From Anvils to Table Knives - Who Made What in Sheffield

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From Anvils to Table Knives - Who Made What in Sheffield A Directory of Sheffield Including the Manufacturers of the adjacent Villages: With the several Marks of the Cutlers, Scissor & Filesmiths, Edgetool, & Sickle Makers with an introduction by Jane Rees. Bath, U. K: Tool and Trade History Society, 2004. 97 pp. $21.75.

One of the most valuable things an historical association such as TATHS or EAIA can do is to publish important primary source material. Such publications are not always commercially viable in today's market, so they are done ever less frequently. Nevertheless, primary source material, whether manuscript or printed matter, contains information gathered and recorded by people who were present in a certain place and time-recorded facts that are very difficult to track down two centuries later.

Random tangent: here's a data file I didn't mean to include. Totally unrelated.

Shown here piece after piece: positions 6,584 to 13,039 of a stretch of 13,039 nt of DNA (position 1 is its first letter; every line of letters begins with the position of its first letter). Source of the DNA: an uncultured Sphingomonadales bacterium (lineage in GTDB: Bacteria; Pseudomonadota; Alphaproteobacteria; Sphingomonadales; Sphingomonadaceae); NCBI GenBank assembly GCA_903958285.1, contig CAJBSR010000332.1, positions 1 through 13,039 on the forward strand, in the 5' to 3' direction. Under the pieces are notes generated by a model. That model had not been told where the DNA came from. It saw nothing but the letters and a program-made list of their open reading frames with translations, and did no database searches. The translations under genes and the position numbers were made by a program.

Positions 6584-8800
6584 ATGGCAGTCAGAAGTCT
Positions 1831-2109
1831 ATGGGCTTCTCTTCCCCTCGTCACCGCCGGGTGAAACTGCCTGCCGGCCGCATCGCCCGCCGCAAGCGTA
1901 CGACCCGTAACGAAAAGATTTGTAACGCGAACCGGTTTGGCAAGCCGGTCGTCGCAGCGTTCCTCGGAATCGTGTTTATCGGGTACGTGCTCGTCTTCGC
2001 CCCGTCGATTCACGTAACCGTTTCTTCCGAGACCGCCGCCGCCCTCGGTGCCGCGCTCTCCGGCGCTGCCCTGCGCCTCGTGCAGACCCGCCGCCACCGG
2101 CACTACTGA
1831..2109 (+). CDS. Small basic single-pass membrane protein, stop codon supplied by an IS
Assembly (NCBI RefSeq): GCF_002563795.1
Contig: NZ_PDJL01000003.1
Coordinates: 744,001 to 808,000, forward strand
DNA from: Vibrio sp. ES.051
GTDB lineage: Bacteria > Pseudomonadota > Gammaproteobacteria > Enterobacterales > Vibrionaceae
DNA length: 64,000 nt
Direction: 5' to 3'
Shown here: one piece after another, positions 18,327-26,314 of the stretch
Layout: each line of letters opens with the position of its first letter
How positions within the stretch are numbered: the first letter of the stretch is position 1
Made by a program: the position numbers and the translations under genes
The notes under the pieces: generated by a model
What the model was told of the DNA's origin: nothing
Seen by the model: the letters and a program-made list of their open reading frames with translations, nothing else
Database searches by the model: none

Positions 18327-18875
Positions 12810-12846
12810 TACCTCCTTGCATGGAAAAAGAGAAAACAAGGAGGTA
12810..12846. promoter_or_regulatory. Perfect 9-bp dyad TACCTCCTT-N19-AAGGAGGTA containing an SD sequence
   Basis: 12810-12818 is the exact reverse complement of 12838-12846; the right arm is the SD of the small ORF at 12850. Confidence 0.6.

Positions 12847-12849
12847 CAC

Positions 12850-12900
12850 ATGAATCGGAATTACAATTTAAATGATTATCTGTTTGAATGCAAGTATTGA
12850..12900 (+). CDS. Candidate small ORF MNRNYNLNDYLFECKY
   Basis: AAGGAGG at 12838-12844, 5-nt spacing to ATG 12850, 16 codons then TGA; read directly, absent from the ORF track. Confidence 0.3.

Directories were first published as a means for those working in the various trades or needing their services and products to know where to find one another. By the end of the eighteenth century, most manufacturing cities in England had their own. This volume is a reprint of the 1787 Directory of Sheffield and adjacent villages. Reflecting the primary purpose of the original publication, the directory begins with an alphabetical list of trades showing practitioners of the mechanical arts from anvilmakers to makers of table knives. The listings are grouped first by those within Sheffield and then by those in the neighborhood of Sheffield, again reflecting the need for convenient communication.

The second part of the directory is an alphabetical list of the principal tradesmen and inhabitants of Sheffield giving their name, occupation, and street. If one seeks a particular person, these lists are invaluable. Moreover, a browse through the list affords one a glimpse into the composition of the people of Sheffield and the kinds of things they did. …